Speaking of polls, Trump posted the latest Rasmussen poll on Twitter Friday.
But the Rasmussen poll is considered by many, with the exception of Donald Trump and Fox News, to be an outlier – a poll whose numbers differ greatly from the other polls.
In case you’re wondering why Trump hasn’t posted any other polling numbers lately except for the Rasmussen poll, there’s a very good reason. They all stink – at least for Trump. This week he did a achieve a new first for a president – reaching a 60% disapproval rating in the daily Gallup poll significantly earlier than any other president since Gallup began conducting regular Presidential polling during the Carter years. Today’s AP poll shows that 64% of Americans disapprove of the job he has been doing.
Trump’s 50% approval rating by Rasmussen is in stark contrast to other, highly respected pollsters. According to Real Clear Politics, which monitors a number of polling groups, on Friday the Gallup Poll had Trump’s approval ratings at 38% with CNBC just behind at 37%. The latest Quinnipiac poll conducted on June 7th showed Trump at a disastrous 34% approval rating. Just about the only people polling worse than Trump are the members of Congress. And the Republican healthcare plan.
The approval numbers for Trump are not the only bad ones around. According to a Gallup poll conducted June 7-11, there was a drop of 17% (from 58% to 41%) in satisfaction with the way things are going in the United States since May. This number becomes staggering because this was a poll conducted with Republicans. Yes, only 41% of Republicans are happy with the direction of our country, compared to 58% only one month ago.
The polls look at more than just the approval/disapproval numbers for the president. In addition to the question referenced above “Are you satisfied with the direction the country is taking?” they also question peoples’ level of economic anxiety, their views on healthcare, and foreign relations. These questions are again broken down by party affiliation, gender, age, level of education, and a number of other factors. The polls contain a surprising level of granularity for those who are interested in the details. Which most politicians, except for Trump, are.
There is perhaps one way Trump could improve his numbers – either by issuing a huge “mea culpa” to the American people or by taking responsibility for his own actions. That might help him redeem himself somewhat in the eyes of more moderate Republicans or the truly conservative ones. But that is not something that the Donald Trump of the past would do, nor is it likely that the current Donald Trump is capable of doing. Instead he continues to tweet out rants that play only to his base, and that base, if the poll numbers are to be believed, is shrinking.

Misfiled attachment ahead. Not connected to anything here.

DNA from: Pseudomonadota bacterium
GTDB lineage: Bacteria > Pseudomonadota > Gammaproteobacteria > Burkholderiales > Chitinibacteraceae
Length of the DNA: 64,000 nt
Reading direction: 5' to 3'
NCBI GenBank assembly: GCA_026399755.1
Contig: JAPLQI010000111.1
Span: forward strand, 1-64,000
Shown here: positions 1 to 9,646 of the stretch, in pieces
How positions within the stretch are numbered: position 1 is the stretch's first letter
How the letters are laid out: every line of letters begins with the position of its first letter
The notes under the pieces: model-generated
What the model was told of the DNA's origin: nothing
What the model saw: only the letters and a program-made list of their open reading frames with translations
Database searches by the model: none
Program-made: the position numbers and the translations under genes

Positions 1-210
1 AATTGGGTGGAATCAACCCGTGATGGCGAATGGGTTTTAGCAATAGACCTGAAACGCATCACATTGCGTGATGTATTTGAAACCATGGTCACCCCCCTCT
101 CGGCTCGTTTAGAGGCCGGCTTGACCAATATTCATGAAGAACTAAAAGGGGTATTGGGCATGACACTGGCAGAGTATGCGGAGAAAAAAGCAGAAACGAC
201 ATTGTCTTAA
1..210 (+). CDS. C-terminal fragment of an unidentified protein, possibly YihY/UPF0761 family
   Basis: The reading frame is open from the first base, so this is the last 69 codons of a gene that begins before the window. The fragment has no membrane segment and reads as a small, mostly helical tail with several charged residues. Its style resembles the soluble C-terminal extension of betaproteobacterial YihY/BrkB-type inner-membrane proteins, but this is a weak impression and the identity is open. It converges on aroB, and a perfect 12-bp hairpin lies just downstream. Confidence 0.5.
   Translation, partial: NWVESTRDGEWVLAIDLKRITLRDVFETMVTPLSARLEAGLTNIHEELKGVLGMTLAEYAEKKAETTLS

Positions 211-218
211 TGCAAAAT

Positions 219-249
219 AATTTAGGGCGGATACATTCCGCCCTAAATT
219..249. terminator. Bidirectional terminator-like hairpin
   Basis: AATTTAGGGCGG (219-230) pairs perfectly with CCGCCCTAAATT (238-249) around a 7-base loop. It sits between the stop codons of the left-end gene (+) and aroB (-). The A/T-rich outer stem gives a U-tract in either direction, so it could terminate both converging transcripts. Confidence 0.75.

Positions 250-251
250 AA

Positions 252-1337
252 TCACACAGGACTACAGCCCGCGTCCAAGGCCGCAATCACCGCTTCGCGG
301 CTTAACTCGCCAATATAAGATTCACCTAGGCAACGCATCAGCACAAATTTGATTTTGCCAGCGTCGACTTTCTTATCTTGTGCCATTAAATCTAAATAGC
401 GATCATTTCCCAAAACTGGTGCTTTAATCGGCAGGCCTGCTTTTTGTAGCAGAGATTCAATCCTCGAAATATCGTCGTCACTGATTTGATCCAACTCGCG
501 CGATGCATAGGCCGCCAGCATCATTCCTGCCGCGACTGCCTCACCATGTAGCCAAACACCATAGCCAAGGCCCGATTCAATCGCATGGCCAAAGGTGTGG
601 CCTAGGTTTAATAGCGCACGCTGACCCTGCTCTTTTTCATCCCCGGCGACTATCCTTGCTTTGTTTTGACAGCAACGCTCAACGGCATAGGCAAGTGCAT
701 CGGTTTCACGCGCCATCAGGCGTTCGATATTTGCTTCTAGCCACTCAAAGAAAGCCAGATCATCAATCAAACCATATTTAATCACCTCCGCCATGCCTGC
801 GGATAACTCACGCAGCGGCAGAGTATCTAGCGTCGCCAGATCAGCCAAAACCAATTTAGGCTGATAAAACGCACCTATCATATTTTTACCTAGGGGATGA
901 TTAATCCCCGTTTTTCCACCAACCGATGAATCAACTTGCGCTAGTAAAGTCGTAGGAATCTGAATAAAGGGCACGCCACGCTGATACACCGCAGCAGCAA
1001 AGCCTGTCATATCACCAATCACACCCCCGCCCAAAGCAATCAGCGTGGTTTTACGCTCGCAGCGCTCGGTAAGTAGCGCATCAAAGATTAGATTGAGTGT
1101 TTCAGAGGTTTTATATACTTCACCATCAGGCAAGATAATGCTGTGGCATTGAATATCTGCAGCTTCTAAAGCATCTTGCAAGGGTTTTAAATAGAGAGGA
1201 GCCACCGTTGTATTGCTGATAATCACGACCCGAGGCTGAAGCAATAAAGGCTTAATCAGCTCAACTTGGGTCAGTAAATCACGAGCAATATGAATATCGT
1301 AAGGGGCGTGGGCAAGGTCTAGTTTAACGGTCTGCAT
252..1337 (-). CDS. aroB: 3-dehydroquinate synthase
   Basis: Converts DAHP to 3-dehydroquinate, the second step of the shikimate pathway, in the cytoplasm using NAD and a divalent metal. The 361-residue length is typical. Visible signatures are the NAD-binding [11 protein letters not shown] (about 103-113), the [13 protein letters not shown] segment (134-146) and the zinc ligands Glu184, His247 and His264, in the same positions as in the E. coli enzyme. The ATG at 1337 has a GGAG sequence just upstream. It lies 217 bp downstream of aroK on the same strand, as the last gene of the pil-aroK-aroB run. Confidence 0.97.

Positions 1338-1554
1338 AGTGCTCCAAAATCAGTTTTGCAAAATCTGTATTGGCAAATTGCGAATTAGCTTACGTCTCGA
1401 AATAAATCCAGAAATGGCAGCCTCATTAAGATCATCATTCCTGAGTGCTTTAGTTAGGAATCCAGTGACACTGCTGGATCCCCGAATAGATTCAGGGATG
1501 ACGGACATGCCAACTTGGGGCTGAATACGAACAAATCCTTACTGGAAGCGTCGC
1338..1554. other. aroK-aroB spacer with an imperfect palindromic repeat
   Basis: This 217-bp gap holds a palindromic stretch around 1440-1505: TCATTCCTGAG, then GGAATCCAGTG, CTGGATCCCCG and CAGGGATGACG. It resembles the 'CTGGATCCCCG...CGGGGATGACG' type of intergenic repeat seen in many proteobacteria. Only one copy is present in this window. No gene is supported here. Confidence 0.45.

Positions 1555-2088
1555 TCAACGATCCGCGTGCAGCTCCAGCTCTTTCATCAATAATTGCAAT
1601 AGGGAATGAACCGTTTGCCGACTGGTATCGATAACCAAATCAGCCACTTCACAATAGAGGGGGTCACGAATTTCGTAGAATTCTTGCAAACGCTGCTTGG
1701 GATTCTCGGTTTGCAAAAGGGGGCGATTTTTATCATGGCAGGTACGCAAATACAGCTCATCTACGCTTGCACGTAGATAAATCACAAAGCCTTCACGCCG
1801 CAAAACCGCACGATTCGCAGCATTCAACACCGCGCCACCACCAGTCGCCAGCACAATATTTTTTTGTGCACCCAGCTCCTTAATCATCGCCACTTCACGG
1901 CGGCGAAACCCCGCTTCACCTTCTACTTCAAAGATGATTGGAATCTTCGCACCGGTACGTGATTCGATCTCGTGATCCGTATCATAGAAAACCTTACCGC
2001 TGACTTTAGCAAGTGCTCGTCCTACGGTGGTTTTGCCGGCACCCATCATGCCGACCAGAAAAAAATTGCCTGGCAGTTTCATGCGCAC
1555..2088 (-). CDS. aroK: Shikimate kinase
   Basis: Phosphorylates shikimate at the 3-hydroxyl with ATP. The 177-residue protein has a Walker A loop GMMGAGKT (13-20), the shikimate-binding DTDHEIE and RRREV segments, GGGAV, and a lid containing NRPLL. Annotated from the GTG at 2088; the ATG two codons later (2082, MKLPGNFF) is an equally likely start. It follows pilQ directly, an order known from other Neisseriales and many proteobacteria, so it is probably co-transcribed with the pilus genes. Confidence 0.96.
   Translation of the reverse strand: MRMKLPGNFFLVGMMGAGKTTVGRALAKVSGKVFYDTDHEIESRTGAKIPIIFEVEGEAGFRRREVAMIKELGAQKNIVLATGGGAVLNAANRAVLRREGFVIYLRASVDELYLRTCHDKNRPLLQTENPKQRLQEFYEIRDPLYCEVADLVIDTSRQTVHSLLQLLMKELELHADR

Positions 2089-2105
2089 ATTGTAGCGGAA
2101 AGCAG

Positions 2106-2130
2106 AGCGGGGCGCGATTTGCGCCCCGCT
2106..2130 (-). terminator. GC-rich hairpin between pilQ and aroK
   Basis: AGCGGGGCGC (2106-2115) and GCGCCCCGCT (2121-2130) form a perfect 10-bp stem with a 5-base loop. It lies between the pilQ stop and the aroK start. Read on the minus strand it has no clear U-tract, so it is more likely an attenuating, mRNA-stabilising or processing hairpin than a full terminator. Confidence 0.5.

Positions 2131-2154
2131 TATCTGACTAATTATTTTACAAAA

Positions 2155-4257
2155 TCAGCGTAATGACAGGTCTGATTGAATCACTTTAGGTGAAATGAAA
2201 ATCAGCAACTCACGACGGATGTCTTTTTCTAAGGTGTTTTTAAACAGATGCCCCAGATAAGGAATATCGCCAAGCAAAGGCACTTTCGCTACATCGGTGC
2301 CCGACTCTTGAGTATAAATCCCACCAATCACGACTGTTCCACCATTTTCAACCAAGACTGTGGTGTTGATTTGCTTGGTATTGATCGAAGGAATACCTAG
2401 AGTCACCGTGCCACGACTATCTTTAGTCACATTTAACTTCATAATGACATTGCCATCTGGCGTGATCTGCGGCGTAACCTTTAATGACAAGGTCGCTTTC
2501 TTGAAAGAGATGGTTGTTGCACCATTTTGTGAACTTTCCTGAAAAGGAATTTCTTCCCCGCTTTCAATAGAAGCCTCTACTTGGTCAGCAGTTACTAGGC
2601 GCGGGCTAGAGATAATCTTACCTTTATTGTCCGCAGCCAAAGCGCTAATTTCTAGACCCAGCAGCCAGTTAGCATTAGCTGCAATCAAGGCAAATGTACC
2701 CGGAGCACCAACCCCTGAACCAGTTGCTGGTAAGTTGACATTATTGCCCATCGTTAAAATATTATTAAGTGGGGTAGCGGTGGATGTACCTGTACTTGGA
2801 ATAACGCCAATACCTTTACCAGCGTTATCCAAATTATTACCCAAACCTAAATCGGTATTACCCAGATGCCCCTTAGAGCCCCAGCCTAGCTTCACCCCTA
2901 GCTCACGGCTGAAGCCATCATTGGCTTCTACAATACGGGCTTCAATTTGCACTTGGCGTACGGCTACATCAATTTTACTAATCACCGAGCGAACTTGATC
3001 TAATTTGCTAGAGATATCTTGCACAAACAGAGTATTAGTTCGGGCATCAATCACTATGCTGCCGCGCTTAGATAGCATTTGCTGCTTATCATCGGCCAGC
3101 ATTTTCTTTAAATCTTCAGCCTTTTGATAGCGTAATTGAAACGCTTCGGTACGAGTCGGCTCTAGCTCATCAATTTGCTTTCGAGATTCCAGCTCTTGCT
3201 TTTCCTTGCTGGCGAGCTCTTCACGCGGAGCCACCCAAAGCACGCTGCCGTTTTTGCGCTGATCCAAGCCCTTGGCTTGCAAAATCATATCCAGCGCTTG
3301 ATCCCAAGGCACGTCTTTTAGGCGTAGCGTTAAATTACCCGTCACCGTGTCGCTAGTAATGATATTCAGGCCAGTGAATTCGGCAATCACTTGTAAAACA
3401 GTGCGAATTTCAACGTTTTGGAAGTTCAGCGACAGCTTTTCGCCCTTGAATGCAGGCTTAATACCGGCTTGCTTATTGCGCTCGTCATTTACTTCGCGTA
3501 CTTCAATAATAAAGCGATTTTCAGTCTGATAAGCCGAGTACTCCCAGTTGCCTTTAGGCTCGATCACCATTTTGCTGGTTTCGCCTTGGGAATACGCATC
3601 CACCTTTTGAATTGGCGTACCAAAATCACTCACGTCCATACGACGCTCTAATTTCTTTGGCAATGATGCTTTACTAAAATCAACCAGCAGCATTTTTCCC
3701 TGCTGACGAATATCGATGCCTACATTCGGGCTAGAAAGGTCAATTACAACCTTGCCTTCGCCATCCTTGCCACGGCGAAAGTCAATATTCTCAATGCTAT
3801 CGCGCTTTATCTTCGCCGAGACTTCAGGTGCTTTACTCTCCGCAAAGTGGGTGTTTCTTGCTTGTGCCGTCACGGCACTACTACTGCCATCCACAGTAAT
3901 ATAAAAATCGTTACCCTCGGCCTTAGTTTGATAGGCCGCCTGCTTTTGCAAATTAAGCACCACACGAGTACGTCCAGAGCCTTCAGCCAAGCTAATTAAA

Of course polls are not always accurate. Just ask the “Remain” voters in Great Britain or Hillary Clinton. But they can and do reflect trends. And the trend for Trump is a steady, downward slide.
So far the Republicans in Congress are supporting their president, at least publicly. But when, not if, Trump’s approval ratings drop into the 20s, which was Nixon Watergate territory, they will begin distancing themselves from him as far as possible. For as much as they like having a Republican in the White House, they value their own seats in Congress much more.
Perhaps that is one reason the race for the Sixth Congressional District in Georgia between Jon Ossoff and Karen Handel has garnered so much national attention. In a seat that was won handily by Tom Price in 2016 (20+ points) is it now entirely possible that an unknown Democrat can win the election. If Ossoff does take a strongly red district, then it opens a path for the Democrats to regain control of the House in the 2018 mid-term elections.
But let Trump tout and enjoy his Rasmussen numbers. If he is happy with these results then he is far less likely to do something drastic, such as bombing another country, in an effort to increase his approval ratings. And we will be safe. For the time being.